Wolf Rock, Lord Howe Island

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Wolf Rock, or sometimes spelt Wolfe Rock in the past, is a submerged rock and reef east of Lord Howe Island.

The rock is named after the Wolf, an ex-Royal Navy gun brig built in 1814, which was working as a whaling ship when on 6 August 1837 it struck an outer reef near Lord Howe Island. She escaped the reef and was thought to be undamaged, but the vessel sank in deep water about 10 miles off the island, taking with it a valuable cargo of sperm whale oil.[1] In 2002 the Royal Navy destroyer HMS Nottingham struck the rock itself just after manoevres to airlift a sick crewman onto Lord Howe Island,[2] causing the ship to nearly sink from a resulting 160 ft (50 m) gash along its side.[3]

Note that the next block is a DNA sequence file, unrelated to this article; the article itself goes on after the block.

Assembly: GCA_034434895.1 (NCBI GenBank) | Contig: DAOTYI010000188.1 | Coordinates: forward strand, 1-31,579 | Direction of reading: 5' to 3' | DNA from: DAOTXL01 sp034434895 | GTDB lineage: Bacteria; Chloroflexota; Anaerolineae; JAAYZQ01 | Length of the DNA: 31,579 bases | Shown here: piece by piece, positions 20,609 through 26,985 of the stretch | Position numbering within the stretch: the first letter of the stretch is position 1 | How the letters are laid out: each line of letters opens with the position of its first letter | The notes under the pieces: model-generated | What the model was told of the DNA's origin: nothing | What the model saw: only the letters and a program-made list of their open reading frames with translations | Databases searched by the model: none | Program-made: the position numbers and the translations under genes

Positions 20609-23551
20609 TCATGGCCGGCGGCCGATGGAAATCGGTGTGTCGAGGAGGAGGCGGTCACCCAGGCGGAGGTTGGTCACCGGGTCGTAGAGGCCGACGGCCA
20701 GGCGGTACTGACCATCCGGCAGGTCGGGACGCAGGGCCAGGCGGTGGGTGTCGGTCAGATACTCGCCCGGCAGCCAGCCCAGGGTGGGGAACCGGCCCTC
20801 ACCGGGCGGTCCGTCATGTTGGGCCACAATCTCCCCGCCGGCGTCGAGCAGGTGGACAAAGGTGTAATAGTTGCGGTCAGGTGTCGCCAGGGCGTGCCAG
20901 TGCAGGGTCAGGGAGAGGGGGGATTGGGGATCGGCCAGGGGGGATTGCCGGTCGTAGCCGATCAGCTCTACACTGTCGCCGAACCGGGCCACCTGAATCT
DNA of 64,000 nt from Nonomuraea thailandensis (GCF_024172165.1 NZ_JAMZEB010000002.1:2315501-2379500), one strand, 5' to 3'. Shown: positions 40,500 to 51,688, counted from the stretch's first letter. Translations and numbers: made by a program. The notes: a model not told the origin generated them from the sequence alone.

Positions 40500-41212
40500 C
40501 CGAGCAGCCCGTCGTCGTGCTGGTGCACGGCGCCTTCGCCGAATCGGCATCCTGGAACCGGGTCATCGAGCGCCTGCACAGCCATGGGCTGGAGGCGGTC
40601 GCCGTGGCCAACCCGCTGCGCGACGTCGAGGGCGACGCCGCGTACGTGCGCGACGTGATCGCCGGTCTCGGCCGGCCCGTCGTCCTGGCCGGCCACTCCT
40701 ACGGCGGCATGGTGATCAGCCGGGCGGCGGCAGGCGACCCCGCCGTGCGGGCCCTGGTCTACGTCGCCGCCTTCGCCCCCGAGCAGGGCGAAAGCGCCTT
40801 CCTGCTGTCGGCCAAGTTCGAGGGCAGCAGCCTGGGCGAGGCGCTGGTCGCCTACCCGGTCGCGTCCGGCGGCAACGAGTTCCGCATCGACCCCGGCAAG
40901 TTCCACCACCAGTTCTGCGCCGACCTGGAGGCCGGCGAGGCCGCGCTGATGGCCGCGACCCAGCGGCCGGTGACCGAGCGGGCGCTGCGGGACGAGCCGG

Wolf Rock - East of Lord Howe Island (white foam patch near center of the photo)
Wolf Rock East of Lord Howe Island - to the RHS of the photo


  1. ^ Wolfe Rock shipwreck page at the Australian Broadcasting Corporation
  2. ^ "Battle to save stricken warship". British Broadcasting Corporation. 2002-07-07. Retrieved 2011-06-15. 
  3. ^ "Board of Inquiry Report into the grounding of HMS Nottingham at Wolf Rock, Lord Howe Island, Australia on 7 July 2002" (PDF). www.whatdotheyknow.com. 22 July 2011. Retrieved 13 August 2015. 

Coordinates: 31°33′28″S 159°07′17″E / 31.557851°S 159.121350°E / -31.557851; 159.121350